Channel bass by any other name

by Rick Stringer

Mr. Hiott with a row of freshly caught channel bass at Ed Stringer’s tackle shop which was located where Crosby’s Seafood is today.

I last wrote about the fact that great white sharks frequent the area when the water temperature drops. This was suspected for many years but now is factually verified through satellite tagging. Since our local warm water shark population leaves the area during this time the question of food source for the great whites comes to mind.

In November 2008 a 13 foot long female great white shark stranded and died on Morris Island. The biologist who examined the stomach contents stated that it contained large amounts of scales from a large fish my dad and his friends called channel bass.

The scientific name for this fish is Sciaenops ocellatus, but it has many common names, including redfish, red drum, spotail, and the stated channel bass.

In the 1950s and 60s my dad, Ed Stringer and his friends in their small mostly wooden boats would go to Morris Island to fish the surf for channel bass. They all had their own boats and would make a day of it, fishing and later cooking on the beach. I wasn’t very old but they let me come along a few times.

It was quite a sight with 6 or more boats roaring down the Folly River towards Morris Island. Some of the names I remember included Charlie Yarnell, Herman Hagen, Mr. Hiott, Mr. Barnes, Homer and Thurmond Wood, and Mr. Robinson. I’m sure I’ve left some out.

Rick Stringer’s father, Ed Stringer.

At that time the lighthouse was still operational and painted black and white. We would pull up the boats behind the island and then walk across to get to the surf to fish. For a young boy it didn’t get much better.

Most of the men would spread out close to where we walked over, but Mr. Barnes, the oldest in the group, always walked a mile or two down the beach. He also nearly always seemed to catch the most.

They caught large channel bass and they brought them back to eat. At the time it seemed like the thing to do because there were plenty to catch. This changed later but today, after some regulation they have made a nice comeback.

Back then, after they were done fishing, they would go back down the river and cook a meal, usually a stew, on the banks of whatever island they picked. Sometimes it would be a small island surrounded by a large mudflat (low tide).

To get to the island they would run the boats full speed, sliding up the mud bank to the island. Burger beer may have been somewhat involved, but at the time I thought it way cool! [Ed.: What is Burger beer? RS: A now extinct brand of beer.]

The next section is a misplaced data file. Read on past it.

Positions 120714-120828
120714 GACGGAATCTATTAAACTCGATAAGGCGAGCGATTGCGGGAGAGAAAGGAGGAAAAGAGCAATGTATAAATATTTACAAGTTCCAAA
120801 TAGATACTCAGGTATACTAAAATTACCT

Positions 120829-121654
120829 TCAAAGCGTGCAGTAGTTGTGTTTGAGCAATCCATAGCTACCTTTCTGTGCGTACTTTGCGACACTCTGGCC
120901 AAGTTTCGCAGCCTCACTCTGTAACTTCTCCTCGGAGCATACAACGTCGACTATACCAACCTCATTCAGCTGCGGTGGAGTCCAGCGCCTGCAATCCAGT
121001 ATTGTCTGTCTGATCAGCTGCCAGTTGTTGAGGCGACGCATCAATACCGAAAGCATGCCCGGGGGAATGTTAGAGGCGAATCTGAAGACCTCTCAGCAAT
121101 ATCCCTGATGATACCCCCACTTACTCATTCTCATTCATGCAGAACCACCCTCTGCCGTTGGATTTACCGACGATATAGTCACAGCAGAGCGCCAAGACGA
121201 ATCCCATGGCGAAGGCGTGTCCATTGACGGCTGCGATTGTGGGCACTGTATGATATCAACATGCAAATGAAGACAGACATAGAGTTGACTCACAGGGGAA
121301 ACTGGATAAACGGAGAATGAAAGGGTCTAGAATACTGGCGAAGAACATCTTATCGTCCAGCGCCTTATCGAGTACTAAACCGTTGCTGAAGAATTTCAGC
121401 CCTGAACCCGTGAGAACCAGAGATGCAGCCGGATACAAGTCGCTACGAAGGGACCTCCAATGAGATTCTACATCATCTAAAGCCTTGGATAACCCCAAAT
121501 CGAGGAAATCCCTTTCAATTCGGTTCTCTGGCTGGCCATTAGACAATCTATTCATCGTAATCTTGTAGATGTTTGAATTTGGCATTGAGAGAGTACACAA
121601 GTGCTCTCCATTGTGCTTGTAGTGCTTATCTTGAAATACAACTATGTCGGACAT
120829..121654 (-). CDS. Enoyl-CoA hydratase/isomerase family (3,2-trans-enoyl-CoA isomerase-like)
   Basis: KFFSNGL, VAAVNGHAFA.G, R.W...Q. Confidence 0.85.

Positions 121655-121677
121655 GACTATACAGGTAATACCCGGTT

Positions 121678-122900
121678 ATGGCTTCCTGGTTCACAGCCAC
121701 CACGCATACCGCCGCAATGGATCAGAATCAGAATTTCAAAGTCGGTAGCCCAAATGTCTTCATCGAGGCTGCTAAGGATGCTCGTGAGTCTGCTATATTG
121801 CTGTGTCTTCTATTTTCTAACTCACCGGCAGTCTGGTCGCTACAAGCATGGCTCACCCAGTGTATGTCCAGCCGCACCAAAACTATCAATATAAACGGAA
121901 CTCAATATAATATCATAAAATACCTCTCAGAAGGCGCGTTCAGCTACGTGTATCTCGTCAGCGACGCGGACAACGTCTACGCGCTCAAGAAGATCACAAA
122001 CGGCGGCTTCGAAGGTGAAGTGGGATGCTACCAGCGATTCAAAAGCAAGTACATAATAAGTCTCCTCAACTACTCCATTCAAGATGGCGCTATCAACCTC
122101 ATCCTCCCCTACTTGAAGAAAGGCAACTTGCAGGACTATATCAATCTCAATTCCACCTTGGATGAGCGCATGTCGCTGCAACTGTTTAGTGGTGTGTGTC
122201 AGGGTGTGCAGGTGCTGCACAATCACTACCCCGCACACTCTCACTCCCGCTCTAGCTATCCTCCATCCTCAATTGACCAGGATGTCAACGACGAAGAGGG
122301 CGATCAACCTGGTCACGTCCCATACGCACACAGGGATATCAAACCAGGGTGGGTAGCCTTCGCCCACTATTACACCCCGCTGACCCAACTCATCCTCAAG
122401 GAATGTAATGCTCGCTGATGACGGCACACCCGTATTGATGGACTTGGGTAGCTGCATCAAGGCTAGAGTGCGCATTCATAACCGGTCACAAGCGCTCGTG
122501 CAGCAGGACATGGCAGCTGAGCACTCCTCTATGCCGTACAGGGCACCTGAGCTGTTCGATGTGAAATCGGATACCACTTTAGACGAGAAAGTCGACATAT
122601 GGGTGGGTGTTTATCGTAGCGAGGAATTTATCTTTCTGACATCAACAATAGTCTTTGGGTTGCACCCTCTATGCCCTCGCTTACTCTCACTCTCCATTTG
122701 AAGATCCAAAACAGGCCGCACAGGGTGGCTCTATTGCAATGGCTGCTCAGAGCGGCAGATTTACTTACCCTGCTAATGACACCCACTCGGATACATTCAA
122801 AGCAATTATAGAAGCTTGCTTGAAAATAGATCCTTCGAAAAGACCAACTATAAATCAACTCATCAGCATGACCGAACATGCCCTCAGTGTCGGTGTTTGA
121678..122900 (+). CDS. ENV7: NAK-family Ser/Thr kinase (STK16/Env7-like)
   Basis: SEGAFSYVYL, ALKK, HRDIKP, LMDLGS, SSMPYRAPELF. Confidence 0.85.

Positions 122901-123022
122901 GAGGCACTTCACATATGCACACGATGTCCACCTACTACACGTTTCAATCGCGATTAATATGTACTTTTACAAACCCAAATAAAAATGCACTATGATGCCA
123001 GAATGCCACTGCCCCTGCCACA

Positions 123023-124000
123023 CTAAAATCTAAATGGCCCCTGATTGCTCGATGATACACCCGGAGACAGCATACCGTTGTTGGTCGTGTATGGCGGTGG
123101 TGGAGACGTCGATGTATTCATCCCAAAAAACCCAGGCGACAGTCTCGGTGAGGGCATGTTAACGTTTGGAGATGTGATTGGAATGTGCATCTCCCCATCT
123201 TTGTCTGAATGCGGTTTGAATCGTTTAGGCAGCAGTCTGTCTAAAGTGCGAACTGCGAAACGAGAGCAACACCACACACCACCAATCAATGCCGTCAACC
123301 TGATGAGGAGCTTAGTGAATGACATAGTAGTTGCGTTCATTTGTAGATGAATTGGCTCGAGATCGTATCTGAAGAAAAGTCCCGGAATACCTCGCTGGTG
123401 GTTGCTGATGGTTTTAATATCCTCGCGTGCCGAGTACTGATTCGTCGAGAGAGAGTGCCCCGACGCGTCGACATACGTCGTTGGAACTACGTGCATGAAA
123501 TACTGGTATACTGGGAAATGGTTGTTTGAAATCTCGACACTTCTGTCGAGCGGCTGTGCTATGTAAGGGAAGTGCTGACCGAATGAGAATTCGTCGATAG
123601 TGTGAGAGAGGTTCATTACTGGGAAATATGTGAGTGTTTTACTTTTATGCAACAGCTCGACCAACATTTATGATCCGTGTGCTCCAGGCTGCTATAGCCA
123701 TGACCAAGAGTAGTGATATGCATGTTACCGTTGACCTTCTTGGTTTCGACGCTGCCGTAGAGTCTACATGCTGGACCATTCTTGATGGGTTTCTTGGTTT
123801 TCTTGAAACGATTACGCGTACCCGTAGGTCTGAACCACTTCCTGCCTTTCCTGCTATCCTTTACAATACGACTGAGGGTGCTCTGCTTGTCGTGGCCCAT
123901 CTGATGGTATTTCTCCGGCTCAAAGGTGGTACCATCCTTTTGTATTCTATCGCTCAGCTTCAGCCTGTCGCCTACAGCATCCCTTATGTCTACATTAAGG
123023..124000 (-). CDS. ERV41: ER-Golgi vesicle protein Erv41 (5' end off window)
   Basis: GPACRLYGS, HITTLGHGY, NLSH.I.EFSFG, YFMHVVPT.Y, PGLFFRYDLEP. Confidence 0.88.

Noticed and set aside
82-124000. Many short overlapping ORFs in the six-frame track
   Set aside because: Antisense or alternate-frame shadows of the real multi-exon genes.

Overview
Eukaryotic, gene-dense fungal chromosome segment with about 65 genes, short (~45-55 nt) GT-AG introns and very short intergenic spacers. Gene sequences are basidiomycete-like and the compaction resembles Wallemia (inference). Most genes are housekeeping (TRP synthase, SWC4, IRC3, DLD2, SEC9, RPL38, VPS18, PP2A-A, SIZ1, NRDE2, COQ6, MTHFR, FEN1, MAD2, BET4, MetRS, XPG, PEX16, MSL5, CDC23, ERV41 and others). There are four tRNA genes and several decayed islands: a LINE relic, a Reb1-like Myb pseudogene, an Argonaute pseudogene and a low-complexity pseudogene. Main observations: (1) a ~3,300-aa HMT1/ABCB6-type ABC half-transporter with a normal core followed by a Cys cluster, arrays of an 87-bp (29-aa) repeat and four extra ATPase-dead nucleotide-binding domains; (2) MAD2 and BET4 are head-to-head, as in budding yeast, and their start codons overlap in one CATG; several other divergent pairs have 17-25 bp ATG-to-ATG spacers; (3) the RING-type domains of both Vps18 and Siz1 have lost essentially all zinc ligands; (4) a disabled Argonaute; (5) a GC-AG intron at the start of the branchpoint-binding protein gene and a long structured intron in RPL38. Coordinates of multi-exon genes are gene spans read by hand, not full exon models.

Mr. Hagen was one of dad’s more colorful friends. He always had the fastest car and the fastest boat. He was the first to buy a fiberglass boat and powered it with the biggest motor that Mercury at the time made. Unfortunately it decided not to start one time. Finally, exhausted and fed up, Herman took his shotgun and blasted it. At least that was what Thurmond Wood told me when I saw him towing Mr. Hagen back in.

Bret Nettles with a channel bass he caught.

Anyway, getting back to the channel bass, in more recent years blackened redfish became a delicacy and overfishing depleted the population. As a result it became illegal to keep the larger fish. For many years now the regulations have only permitted keeping fish that are between 15“ and 23“.

The results have been overwhelmingly positive and now channel bass are caught regularly in the 25 to 35 pound range, and, of course, released to be caught again. As a side note, the largest caught in South Carolina was a 75 pound fish caught back in 1965 at Murrells Inlet.

Every year I catch a few while shark fishing around Folly and in the Stono inlet. They seem to fill the same niche in the food chain that sharks do in the warmer months. I’ve caught them using shrimp, crab, fish and even shark for bait.

They give a good account of themselves on spinning tackle and this can be attested to by my grandson Bret Nettles who is pictured. He’s about the same age as I was when I hung around my dad’s gang back in the day. I’m very glad the channel bass are still around for kids like Bret and hope that will be the case for many generations to come.

To read the next article in the series, click here.

Rick Stringer is our Ocean Correspondent and an attorney at Stringer and Stringer, Attorney’s at Law.


5 thoughts on “Channel bass by any other name

  1. You’re one lucky man Ricky ….grew-up on Andre’s Island and are fortunate enough to still be “growing-up” there. Your “roots” from an awesome family beginning prepared you for a good-life my friend . Thank you and God’s speed !!!

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